Chicago v. Morales - 527 U.S. 41 (1999)
OCTOBER TERM, 1998
CITY OF CHICAGO v. MORALES ET AL.
CERTIORARI TO THE SUPREME COURT OF ILLINOIS
No.97-1121. Argued December 9, 1998-Decided June 10, 1999
Chicago's Gang Congregation Ordinance prohibits "criminal street gang members" from loitering in public places. Under the ordinance, if a police officer observes a person whom he reasonably believes to be a gang member loitering in a public place with one or more persons, he shall order them to disperse. Anyone who does not promptly obey such an order has violated the ordinance. The police department's General Order 92-4 purports to limit officers' enforcement discretion by confining arrest authority to designated officers, establishing detailed criteria for defining street gangs and membership therein, and providing for designated, but publicly undisclosed, enforcement areas. Two trial judges upheld the ordinance's constitutionality, but 11 others ruled it invalid. The Illinois Appellate Court affirmed the latter cases and reversed the convictions in the former. The State Supreme Court affirmed, holding that the ordinance violates due process in that it is impermissibly vague on its face and an arbitrary restriction on personal liberties.
Held: The judgment is affirmed.
177 Ill. 2d 440, 687 N. E. 2d 53, affirmed.
JUSTICE STEVENS delivered the opinion of the Court with respect to Parts I, II, and V, concluding that the ordinance's broad sweep violates the requirement that a legislature establish minimal guidelines to govern law enforcement. Kolender v. Lawson, 461 U. S. 352, 358. The ordinance encompasses a great deal of harmless behavior: In any public place in Chicago, persons in the company of a gang member "shall" be ordered to disperse if their purpose is not apparent to an officer. Moreover, the Illinois Supreme Court interprets the ordinance's loitering definition-"to remain in anyone place with no apparent purpose"-as giving officers absolute discretion to determine what activities constitute loitering. See id., at 359. This Court has no authority to construe the language of a state statute more narrowly than the State's highest court. See Smiley v. Kansas, 196 U. S. 447, 455. The three features of the ordinance that, the city argues, limit the officer's discretion-(l) it does not permit issuance of a dispersal order to anyone who is moving along or who has an apparent purpose; (2) it does not permit an arrest if individuals obey a dispersal order; and (3) no order can issue unless the officer reasonably believes that one of the loiterers is a gang mem-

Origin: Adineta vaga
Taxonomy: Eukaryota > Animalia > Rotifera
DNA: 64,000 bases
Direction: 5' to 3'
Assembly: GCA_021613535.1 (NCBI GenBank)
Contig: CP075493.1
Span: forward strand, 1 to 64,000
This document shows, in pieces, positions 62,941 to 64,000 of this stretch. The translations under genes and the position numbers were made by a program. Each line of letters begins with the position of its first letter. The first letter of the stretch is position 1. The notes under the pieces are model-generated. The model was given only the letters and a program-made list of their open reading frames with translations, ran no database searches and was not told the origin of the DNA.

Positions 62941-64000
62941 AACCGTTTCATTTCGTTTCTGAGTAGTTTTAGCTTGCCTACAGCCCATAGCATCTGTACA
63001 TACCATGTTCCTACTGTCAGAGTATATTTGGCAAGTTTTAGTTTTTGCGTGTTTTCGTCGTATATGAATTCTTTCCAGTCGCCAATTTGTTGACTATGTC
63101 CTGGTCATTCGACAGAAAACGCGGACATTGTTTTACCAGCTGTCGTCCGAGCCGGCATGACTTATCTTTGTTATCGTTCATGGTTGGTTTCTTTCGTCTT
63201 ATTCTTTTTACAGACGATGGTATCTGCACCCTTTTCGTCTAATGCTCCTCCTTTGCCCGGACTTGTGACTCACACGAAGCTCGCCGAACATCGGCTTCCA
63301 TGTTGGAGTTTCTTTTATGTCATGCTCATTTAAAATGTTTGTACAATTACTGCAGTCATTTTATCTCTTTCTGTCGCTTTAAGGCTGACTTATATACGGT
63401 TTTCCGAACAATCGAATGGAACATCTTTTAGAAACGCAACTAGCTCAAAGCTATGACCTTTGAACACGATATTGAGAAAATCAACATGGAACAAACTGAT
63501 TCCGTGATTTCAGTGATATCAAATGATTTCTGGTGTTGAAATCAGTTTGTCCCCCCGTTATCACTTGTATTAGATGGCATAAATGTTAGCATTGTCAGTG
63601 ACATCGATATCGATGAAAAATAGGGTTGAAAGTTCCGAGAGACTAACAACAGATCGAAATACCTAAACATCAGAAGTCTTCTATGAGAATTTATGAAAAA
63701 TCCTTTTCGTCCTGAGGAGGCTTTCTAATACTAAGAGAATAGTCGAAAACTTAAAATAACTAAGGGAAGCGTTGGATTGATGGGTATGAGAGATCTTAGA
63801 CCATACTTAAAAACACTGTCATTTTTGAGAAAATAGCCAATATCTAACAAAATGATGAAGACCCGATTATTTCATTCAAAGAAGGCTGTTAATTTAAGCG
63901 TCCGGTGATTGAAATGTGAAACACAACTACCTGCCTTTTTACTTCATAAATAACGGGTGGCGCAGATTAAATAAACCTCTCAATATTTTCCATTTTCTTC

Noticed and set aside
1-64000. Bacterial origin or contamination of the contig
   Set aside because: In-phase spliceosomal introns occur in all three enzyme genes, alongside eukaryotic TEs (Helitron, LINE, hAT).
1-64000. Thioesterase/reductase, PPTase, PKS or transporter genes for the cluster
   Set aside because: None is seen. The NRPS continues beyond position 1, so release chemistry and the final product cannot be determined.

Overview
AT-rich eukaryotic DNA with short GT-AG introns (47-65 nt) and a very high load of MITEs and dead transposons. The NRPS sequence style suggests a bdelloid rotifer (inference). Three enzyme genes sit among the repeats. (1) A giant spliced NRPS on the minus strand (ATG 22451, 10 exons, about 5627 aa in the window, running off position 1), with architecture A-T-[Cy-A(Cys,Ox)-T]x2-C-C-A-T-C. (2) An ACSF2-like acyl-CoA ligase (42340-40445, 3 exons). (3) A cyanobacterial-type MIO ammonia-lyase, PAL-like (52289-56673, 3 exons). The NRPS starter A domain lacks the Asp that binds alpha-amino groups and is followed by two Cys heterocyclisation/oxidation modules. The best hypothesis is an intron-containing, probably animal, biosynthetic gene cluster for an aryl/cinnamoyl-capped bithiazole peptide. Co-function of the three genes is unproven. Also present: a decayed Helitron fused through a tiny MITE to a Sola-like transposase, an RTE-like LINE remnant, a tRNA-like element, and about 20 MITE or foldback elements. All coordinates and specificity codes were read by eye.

ber-are insufficient. Finally, the Illinois Supreme Court is correct that General Order 92-4 is not a sufficient limitation on police discretion. See Smith v. Goguen, 415 U. S. 566, 575. Pp. 60-64.
JUSTICE STEVENS, joined by JUSTICE SOUTER and JUSTICE GINSBURG, concluded in Parts III, IV, and VI:
1. It was not improper for the state courts to conclude that the ordinance, which covers a significant amount of activity in addition to the intimidating conduct that is its factual predicate, is invalid on its face. An enactment may be attacked on its face as impermissibly vague if, inter alia, it fails to establish standards for the police and public that are sufficient to guard against the arbitrary deprivation of liberty. Kolender v. Lawson, 461 U. S., at 358. The freedom to loiter for innocent purposes is part of such "liberty." See, e. g., Kent v. Dulles, 357 U. S. 116, 126. The ordinance's vagueness makes a facial challenge appropriate. This is not an enactment that simply regulates business behavior and contains a scienter requirement. See Hoffman Estates v. Flipside, Hoffman Estates, Inc., 455 U. S. 489, 499. It is a criminal law that contains no mens rea requirement, see Colautti v. Franklin, 439 U. S. 379, 395, and infringes on constitutionally protected rights, see id., at 391. Pp.51-56.
2. Because the ordinance fails to give the ordinary citizen adequate notice of what is forbidden and what is permitted, it is impermissibly vague. See, e. g., Coates v. Cincinnati, 402 U. S. 611, 614. The term "loiter" may have a common and accepted meaning, but the ordinance's definition of that term-"to remain in anyone place with no apparent purpose" -does not. It is difficult to imagine how any Chicagoan standing in a public place with a group of people would know if he or she had an "apparent purpose." This vagueness about what loitering is covered and what is not dooms the ordinance. The city's principal response to the adequate notice concern-that loiterers are not subject to criminal sanction until after they have disobeyed a dispersal orderis unpersuasive for at least two reasons. First, the fair notice requirement's purpose is to enable the ordinary citizen to conform his or her conduct to the law. See Lanzetta v. New Jersey, 306 U. S. 451, 453. A dispersal order, which is issued only after prohibited conduct has occurred, cannot retroactively provide adequate notice of the boundary between the permissible and the impermissible applications of the ordinance. Second, the dispersal order's terms compound the inadequacy of the notice afforded by the ordinance, which vaguely requires that the officer "order all such persons to disperse and remove themselves from the area," and thereby raises a host of questions as to the duration and distinguishing features of the loiterers' separation. Pp. 56-60.